SpaceX Dragon joins the Mercury and Apollo capsules on display in Chicago

May 22, 2024

– A twice-flown SpaceX capsule has been put on display for the first time alongside the second Mercury spacecraft to carry an American into orbit and the first Apollo command module to fly astronauts to the moon.

The latest first-generation Dragon capsule that SpaceX built to transport cargo to and from the International Space Station went on display on Sunday (May 19) as part of a renovated gallery at the newly renamed Griffin Museum of Science and Industry in Chicago . A $125 million donation by hedge fund manager Kenneth C. Griffin – the largest contribution in the museum’s history – helped revamp the Henry Crown Space Center, including the addition of the SpaceX display.

“This is the first major renovation of the Henry Crown Space Center since it opened in 1986,” said Voula Saridakis, curator of the Griffin Museum of Science and Industry, in an interview with collectSPACE. “Previously, the gallery was current up to the Space Shuttle and the manned and unmanned missions in the 1990s.”

“We have now updated all the content,” Saridakis said. “It’s still an exhibit about space exploration since the 1950s, but now it emphasizes space exploration of the last twenty to thirty years.”

Astronaut Scott Carpenter’s 1962 Mercury spacecraft “Aurora 7” and the Apollo 8 command module that flew Frank Borman, Jim Lovell and Bill Anders to the moon in 1968 remain star attractions, but so do the SpaceX Dragon and others, more recent artifacts. the gallery.

“When you first walk into the Henry Crown Space Center, we have the Apollo and Mercury there and you take in that history,” Saridakis said. “If you go to the back, you will see the entrance to the Dragon Enclosure. Go in and experience the more recent missions, see what they represent and why they are important.”

Dragon C113, donated by SpaceX and delivered to the museum two years ago, logged 64 days during its two missions to the space station. It was used for the 12th and 17th Commercial Resupply Services (CRS) flights launched under contract for NASA in 2017 and 2019, respectively. Among the deliveries were the Cosmic-Ray Energetics and Mass (CREAM) scientific instrument and the STP-H6 demo, the latter built to perform the first space-based X-ray band communications.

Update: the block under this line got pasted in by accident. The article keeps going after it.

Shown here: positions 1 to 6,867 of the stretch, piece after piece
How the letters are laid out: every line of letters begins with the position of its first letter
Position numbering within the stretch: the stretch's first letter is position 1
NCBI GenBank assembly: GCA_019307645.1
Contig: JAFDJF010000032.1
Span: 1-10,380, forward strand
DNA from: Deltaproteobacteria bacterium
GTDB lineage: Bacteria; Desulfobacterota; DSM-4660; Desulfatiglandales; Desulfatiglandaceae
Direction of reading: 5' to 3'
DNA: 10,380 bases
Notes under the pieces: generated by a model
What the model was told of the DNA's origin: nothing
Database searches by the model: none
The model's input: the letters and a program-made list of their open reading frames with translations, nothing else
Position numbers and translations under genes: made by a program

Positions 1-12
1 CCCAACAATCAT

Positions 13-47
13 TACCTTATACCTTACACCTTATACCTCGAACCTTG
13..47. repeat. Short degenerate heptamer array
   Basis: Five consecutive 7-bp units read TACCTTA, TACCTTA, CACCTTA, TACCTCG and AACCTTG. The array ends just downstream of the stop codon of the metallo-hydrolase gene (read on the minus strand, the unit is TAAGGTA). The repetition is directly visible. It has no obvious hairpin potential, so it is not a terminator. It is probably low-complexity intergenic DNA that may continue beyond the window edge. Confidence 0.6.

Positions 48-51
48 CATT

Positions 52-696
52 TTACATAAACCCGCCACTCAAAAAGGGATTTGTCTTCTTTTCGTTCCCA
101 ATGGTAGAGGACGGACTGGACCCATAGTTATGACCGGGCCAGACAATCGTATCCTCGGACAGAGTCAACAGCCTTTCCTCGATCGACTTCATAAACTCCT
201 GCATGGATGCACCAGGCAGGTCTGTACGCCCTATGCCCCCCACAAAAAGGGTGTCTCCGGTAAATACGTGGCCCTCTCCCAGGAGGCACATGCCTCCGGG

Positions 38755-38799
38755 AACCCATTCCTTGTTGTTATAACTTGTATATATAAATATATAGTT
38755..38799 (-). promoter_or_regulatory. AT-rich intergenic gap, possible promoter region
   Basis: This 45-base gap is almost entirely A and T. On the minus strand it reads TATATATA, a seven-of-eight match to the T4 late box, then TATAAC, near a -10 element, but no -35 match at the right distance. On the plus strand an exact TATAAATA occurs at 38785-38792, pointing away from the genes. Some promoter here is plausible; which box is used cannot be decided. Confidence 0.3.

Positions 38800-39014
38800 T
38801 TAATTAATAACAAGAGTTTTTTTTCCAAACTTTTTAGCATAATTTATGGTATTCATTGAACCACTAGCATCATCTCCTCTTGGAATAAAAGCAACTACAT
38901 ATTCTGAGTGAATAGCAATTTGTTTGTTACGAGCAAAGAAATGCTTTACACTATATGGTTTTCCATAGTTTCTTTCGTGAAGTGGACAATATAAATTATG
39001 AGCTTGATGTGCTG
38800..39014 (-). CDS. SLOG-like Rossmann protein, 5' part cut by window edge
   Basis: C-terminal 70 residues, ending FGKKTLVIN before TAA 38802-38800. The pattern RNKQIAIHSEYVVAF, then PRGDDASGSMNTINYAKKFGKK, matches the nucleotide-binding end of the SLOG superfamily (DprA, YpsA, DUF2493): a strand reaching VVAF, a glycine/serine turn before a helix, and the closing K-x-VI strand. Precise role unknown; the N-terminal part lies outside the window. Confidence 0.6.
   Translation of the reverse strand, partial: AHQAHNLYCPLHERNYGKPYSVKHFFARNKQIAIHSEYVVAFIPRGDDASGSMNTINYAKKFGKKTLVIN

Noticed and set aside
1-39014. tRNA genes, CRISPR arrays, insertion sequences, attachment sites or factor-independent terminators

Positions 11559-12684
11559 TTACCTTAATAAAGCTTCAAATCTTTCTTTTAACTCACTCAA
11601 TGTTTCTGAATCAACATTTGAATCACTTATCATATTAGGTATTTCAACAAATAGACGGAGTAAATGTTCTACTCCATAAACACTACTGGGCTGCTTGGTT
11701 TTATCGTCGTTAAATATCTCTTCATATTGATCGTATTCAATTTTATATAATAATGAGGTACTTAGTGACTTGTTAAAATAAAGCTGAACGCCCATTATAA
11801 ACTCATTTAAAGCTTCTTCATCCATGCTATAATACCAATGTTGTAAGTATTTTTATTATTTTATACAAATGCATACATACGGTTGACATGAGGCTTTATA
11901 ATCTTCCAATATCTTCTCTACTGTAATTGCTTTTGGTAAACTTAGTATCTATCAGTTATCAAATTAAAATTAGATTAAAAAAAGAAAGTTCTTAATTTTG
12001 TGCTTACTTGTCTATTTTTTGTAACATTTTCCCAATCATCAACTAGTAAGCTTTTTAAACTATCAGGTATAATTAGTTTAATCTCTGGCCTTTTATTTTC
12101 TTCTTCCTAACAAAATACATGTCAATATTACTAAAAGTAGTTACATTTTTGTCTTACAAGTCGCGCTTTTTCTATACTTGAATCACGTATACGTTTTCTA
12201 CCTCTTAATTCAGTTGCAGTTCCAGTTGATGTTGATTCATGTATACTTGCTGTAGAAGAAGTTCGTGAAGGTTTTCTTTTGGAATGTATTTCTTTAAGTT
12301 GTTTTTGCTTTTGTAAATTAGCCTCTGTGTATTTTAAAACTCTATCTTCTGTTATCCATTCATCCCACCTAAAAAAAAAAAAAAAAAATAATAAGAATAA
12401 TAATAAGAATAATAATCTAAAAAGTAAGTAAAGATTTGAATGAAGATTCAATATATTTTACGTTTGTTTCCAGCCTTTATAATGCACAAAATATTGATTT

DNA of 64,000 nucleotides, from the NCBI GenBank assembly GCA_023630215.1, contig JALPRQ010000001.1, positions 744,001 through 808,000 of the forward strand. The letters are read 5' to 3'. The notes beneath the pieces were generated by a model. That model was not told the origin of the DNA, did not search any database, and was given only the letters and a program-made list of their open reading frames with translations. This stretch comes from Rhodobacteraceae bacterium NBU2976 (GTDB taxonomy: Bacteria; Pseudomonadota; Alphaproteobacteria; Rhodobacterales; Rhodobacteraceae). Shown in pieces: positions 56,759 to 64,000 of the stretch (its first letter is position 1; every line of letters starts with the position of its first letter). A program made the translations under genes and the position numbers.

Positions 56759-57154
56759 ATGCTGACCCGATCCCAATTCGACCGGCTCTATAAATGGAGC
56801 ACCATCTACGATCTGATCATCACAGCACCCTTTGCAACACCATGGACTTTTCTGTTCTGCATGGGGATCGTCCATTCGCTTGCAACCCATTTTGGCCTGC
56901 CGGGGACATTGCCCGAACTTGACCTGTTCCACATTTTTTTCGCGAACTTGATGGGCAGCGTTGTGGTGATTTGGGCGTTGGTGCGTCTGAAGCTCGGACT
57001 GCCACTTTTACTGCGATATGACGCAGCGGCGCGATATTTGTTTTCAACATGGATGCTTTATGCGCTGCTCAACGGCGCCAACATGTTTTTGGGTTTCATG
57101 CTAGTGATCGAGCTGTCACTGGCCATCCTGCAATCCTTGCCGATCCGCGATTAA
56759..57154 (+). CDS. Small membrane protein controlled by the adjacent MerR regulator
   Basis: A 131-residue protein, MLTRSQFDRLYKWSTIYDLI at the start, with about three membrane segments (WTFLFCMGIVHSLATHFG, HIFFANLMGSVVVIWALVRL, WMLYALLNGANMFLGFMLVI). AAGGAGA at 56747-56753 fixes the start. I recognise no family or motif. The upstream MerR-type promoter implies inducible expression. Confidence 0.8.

C113 is the only second Dragon spacecraft on permanent public display, following another first-generation capsule at the Kennedy Space Center Visitor Complex in Florida. SpaceX also displays a flown Dragon at its headquarters in Hawthorne, California.

As part of the renovation, the Dragon and Apollo 8 were placed in custom-made conical glass cases that surround visitors during the capsules’ journeys using lighting effects and video walls.

“We created these new display cases for both the Apollo and Dragon, which offer 360 degrees [degree] views. Both are surrounded by videos, media pieces that are very immersive so you feel like you are actually in the space,” Saridakis told collectSPACE. “Radial lights extend in line through the exhibition and there are also lamps in the cabinets who work with the background videos as you watch the footage of their launch, time floating through space and their return.”

Other artifacts at the Henry Crown Space Center also benefit from new effects. “Aurora 7” has its own video wall, and a test article from the Apollo lunar module is placed in a recreation of the original environment.

“It’s a fantastic, unique artifact because it’s the only one used by all twelve astronauts [to walk on the moon] to train at the Kennedy Space Center. We redesigned that space to look more like the training area, rather than trying to present the lunar module as if it were actually on the moon.”

Visitors to the Henry Crown Space Center can now also see tools and food used by Apollo-era astronauts, and a prototype garment and biofeedback belt worn by Mae Jemison, the first American woman of color to fly into space and born in Chicago.

Saridakis said she plans for more to come.

“The Apollo and Mercury are on loan from the Smithsonian’s National Air and Space Museum, but we certainly plan to add more space objects to our permanent collection here at the Museum of Science and Industry,” she said.

Leave a Reply

Your email address will not be published. Required fields are marked *